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Kentucky Immigration Law Blog

What should I know about naturalization questions?

Foreign residents in the state of Kentucky who are exploring how to become United States citizens have likely heard about naturalization tests. If you wish to become a citizen, you can expect to be asked a certain number of civics questions during your naturalization process. To make sure you have the best chance of passing, you need to know what you will likely be asked and how best to prepare.

The U.S. Citizenship and Naturalization Office (USCIS) explains that there are one hundred possible questions that you may be asked by an USCIS officer. These questions are posted on the USCIS website and are available in multiple languages. They can be viewed in English, Spanish, Chinese, Korean, Vietnamese, Arabic and Tagalog. However, you will not be required to answer all one hundred questions. Your USCIS officer will ask you up to ten questions and you will have to get six right to pass.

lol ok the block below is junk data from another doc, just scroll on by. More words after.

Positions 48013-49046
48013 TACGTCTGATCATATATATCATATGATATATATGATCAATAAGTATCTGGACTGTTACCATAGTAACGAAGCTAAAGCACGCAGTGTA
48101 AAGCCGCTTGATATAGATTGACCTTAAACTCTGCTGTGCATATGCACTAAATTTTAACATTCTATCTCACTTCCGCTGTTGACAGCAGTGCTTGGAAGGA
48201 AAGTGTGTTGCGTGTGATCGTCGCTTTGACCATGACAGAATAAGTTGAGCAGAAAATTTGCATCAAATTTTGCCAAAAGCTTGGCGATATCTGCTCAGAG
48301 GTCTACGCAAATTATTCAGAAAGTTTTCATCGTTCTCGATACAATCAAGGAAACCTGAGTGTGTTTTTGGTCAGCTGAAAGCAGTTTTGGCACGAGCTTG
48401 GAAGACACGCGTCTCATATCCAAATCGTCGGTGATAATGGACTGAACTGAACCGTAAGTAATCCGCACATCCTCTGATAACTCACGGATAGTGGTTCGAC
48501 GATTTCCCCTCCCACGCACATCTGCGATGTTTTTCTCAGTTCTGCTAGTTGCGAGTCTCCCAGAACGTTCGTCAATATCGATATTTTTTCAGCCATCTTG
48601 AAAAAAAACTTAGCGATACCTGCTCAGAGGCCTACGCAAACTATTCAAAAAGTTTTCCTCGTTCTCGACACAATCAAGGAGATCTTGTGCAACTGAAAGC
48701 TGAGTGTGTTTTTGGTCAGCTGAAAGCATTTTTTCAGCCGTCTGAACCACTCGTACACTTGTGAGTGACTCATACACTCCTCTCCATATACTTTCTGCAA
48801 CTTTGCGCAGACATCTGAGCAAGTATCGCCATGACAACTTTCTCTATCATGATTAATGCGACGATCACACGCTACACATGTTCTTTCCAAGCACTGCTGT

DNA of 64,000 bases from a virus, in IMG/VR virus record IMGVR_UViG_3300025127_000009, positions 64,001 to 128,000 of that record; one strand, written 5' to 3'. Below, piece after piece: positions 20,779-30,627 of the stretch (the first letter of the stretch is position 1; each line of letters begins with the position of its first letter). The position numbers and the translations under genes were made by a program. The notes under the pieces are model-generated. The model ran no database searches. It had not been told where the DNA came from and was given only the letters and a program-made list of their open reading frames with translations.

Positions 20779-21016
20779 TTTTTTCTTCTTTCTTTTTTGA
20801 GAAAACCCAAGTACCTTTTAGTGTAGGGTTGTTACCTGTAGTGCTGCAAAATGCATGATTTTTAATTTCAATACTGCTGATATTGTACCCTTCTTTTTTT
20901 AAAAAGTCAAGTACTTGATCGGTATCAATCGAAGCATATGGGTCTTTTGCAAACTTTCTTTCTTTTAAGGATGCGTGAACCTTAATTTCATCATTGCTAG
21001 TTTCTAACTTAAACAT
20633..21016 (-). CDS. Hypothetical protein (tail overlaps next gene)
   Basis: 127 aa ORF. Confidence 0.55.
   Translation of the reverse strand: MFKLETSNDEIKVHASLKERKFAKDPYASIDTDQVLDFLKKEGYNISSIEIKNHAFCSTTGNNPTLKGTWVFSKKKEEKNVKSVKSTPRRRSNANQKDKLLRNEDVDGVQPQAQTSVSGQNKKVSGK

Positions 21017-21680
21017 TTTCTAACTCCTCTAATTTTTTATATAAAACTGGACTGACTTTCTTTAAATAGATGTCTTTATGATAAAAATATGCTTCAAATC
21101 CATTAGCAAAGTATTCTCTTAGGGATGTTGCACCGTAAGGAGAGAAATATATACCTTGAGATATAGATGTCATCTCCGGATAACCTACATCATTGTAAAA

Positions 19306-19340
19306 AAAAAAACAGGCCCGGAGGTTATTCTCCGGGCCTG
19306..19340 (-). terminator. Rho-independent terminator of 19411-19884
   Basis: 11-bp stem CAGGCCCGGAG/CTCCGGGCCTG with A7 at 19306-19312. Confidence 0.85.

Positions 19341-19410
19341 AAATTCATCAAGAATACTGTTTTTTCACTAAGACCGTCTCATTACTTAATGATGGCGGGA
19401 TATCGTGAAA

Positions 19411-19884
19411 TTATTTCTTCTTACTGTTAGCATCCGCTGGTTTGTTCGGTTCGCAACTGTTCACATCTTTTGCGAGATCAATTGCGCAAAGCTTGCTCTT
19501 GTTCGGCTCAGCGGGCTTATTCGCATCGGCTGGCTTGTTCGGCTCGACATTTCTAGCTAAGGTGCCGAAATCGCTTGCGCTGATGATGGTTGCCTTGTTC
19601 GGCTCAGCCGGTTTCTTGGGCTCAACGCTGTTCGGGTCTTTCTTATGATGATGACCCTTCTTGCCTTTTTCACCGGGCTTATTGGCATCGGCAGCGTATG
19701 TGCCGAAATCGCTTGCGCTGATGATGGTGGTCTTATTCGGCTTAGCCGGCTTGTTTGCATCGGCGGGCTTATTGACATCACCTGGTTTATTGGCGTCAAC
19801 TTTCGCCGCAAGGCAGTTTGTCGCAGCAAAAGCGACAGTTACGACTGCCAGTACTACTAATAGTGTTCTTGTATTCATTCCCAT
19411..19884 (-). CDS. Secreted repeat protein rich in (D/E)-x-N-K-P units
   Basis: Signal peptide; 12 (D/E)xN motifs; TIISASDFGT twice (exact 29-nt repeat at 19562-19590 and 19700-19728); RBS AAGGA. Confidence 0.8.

What you wear to your immigration interview may affect outcome

Adapting to a new lifestyle in Kentucky after emigrating from another country of origin is often a challenging experience. While you may be excited at the prospect of building new memories here in the United States, you may also worry about language barrier, new foods and customs, and other issues that immigrants commonly face. If U.S. government officials request your appearance at an immigration interview, you'll want to do whatever you can to make a positive impression.

There are several key factors to keep in mind when preparing for your important meeting, such as carefully choosing what to wear. It's no secret that the results of your interview may determine whether or not you can stay in the United States either temporarily or permanently, depending on your particular circumstances and ultimate immigration goals. U.S. immigration law is complex, so it's always a good idea to know where to seek support, as well.